The Olympic lifts (the clean and jerk and the snatch) and associated lifts like the high pull, hang clean and power clean are used by a multitude of athletes from numerous sports in the belief that they will improve performance.
But do they?
1) You’ll recruit a great deal of your muscle mass and in particular your fast twitch strength and power fibres if you perform them
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It is increasingly being argued that heavy weight training is key to making you a speedier, stronger and an even more enduring athlete. A typical session would be 6 x 2 reps at 90% of 1 repetition maximum (1RM) with 4-5min between sets.
Although, in relative terms the velocity of the lift will be slow compared to, for example, a tennis smash, it’s argued that the ‘effort’ used by the athlete to recruit the largest bundles of fast twitch fibre will ultimately (through a specific periodised conditioning programme) deliver enhanced sports performance.
Basically you’ll be able to command more power from your muscular system.
The dynamic nature of the Olympic lifts and their derivatives seemingly makes them ideally suited to this maximum strength for enhanced sports performance methodology.
2) The development of triple extension and triple flexion
When you perform a snatch for example, you’ll use what’s known as triple extension and triple flexion of the ankle, knee and hip joints.
Triple extension and flexion is key to virtually all sports performance – it’s the key component of running and jumping.
When you clean a bar your ankles, knees and hips forcibly extend to create the momentum needed to get the bar up. When the bar is caught – in the racked position, as is the case with the power clean, for example – the same muscles of the ankle, knee and hip need to flex to absorb the now downward movement of the bar.
Let’s consider sprinting. When you extend to drive across the running surface the leg and hip joint muscles undergo triple extension, when you land between strides (what’s known as the stance phase) these muscle flex on impact.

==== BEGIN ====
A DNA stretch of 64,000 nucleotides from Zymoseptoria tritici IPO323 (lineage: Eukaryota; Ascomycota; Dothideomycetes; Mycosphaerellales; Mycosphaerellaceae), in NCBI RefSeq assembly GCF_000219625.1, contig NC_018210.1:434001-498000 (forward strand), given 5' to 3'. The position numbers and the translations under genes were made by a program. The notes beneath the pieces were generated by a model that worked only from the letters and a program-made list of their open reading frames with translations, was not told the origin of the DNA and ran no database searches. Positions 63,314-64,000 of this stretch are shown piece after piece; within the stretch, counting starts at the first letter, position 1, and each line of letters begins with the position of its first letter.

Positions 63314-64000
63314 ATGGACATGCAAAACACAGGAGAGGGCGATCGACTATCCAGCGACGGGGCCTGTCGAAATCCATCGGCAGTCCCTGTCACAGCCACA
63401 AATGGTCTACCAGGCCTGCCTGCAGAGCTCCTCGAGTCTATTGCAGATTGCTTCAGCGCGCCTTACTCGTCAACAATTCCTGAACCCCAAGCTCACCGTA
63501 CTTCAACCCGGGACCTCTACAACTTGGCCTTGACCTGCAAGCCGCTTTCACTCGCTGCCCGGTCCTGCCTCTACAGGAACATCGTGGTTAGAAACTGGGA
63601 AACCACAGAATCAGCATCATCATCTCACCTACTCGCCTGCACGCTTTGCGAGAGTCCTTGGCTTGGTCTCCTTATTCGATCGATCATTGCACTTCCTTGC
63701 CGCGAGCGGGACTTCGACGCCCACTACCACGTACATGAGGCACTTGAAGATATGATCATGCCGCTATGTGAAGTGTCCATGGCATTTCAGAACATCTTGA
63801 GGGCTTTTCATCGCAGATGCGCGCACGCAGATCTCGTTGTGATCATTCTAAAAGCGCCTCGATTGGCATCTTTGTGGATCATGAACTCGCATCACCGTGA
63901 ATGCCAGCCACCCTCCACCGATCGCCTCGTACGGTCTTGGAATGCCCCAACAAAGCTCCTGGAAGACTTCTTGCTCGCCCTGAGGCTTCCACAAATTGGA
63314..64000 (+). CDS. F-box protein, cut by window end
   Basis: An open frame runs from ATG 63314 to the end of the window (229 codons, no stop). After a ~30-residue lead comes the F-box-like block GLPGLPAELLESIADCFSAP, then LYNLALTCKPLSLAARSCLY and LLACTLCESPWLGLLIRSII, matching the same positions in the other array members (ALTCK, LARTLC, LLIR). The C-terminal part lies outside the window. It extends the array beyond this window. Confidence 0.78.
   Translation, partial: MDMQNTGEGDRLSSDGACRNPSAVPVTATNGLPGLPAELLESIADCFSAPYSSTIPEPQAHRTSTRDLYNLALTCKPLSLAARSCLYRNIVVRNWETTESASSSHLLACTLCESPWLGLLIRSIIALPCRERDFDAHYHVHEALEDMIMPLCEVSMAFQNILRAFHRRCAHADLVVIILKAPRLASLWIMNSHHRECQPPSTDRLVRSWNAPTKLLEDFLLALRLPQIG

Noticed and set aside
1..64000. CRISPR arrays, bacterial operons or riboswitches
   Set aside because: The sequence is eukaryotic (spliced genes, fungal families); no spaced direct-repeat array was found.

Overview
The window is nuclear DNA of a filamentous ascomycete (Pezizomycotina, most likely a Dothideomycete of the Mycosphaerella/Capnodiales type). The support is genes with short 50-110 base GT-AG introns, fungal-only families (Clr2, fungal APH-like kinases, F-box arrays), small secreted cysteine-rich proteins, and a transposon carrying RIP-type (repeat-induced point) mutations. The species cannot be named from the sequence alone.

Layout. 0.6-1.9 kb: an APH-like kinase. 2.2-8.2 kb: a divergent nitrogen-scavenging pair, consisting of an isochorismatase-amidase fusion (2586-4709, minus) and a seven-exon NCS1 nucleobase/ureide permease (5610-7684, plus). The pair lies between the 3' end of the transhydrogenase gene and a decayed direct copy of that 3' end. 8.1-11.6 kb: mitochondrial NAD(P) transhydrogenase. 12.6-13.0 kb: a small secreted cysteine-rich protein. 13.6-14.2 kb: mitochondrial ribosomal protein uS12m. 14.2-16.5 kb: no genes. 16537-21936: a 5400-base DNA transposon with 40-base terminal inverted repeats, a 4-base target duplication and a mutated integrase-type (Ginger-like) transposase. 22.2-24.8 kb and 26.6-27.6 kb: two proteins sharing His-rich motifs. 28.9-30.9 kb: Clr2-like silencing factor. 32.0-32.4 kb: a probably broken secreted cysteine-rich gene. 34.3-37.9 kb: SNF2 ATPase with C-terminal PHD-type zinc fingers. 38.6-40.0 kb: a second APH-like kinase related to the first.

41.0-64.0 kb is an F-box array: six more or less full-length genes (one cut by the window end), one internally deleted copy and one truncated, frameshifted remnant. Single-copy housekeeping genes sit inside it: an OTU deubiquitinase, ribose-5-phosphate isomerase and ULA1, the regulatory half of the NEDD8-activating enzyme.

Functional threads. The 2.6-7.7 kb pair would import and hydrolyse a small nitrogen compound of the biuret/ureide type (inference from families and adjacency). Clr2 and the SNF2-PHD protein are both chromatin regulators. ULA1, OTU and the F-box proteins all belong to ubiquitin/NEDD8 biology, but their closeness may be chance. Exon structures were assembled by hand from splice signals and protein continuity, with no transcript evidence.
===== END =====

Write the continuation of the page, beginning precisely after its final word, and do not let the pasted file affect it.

3) Proven ability to enhance sports performance
Numerous research studies have looked at the transference of the Olympic lifts to sports performance. One interesting study considered the contribution of the Olympic lifts to vertical jump performance compared to traditional weight training methods (1).
Twenty-six males participated
Nine were placed in a group that did the Olympic lifts, nine in a group that carried out traditional weight training and eight acted as controls.
The two experimental groups did three sessions a week for eight weeks
Data was collected as it pertained to EMG (electromyographic) activity in the quadriceps, knee joint stability and maximum height and power when jumping, for example.
In terms of EMG, the more buzz there is in your muscles the more muscle fibres are being recruited.
The results of the study
It was discovered that the Olympic lifting group displayed better vertical jumping ability than the traditional weight training group. The traditional trainers however, displayed greater stability around their knee joints. The latter could be attributed to exercises such as leg extensions and leg presses, which are known to improve knee joint stability.
Discover more about Olympic lifts and whether they should be used for power training in tomorrow’s Part 2 article.
1. J Strength Cond Res. 2011 Oct 12 (Epub ahead of print)
2. J Strength Cond Res. 2010 Sep(9): 2440-8 (Epub ahead of print)
3. J Strength Cond Res. 2012 May 29